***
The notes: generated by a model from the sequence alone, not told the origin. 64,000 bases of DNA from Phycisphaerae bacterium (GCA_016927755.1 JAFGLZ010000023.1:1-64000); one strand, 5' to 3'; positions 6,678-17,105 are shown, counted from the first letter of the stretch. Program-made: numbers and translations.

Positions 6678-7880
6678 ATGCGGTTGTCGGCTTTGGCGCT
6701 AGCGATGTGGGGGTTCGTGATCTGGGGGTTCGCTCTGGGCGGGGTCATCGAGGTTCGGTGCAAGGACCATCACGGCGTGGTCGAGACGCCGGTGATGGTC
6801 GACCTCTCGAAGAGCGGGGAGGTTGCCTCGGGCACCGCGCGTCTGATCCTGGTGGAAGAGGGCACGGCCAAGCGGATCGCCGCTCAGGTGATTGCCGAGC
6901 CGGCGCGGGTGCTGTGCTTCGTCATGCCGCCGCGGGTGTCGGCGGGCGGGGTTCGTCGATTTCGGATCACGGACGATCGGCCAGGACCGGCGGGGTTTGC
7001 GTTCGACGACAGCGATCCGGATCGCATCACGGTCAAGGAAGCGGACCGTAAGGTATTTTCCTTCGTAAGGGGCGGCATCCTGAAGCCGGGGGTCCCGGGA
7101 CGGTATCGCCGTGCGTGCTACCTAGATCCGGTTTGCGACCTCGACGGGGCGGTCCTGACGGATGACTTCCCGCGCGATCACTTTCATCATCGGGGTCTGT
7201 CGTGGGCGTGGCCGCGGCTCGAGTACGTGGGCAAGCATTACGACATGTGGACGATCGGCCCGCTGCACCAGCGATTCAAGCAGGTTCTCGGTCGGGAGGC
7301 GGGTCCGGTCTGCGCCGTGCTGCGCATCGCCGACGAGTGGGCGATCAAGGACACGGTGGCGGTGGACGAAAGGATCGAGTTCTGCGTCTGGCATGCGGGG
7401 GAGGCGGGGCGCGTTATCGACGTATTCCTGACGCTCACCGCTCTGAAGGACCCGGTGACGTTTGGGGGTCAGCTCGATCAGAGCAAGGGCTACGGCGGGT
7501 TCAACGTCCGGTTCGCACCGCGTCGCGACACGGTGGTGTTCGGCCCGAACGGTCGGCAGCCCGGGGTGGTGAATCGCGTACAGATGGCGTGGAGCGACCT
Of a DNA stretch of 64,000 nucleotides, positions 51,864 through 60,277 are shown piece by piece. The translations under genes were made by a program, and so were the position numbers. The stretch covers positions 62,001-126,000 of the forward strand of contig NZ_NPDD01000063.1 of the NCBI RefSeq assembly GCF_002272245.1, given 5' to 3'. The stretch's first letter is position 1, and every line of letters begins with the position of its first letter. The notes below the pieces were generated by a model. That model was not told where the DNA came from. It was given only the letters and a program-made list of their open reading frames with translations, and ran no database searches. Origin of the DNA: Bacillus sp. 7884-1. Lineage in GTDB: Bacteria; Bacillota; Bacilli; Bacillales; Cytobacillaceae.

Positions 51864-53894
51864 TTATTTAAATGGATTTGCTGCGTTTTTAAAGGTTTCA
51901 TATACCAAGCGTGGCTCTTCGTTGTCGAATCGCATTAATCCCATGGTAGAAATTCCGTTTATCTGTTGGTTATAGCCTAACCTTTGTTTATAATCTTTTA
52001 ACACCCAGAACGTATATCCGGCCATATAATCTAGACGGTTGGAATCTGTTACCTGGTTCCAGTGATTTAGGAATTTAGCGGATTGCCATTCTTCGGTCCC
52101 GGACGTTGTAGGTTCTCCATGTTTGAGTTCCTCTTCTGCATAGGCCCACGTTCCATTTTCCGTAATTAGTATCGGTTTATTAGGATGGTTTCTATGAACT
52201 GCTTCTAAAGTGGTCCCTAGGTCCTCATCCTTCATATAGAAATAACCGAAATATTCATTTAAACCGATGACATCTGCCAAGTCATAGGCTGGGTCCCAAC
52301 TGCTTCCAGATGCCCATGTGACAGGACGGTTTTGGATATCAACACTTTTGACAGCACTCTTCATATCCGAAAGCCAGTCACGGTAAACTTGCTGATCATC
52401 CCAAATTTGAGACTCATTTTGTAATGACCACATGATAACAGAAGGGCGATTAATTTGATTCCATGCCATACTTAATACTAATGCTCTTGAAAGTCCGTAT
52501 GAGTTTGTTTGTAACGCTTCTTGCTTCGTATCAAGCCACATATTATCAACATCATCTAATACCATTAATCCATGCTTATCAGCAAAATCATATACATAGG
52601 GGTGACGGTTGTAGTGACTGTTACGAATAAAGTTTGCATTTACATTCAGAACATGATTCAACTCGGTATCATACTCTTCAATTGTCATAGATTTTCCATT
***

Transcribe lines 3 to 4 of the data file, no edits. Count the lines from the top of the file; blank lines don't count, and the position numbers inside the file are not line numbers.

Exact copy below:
6678 ATGCGGTTGTCGGCTTTGGCGCT
6701 AGCGATGTGGGGGTTCGTGATCTGGGGGTTCGCTCTGGGCGGGGTCATCGAGGTTCGGTGCAAGGACCATCACGGCGTGGTCGAGACGCCGGTGATGGTC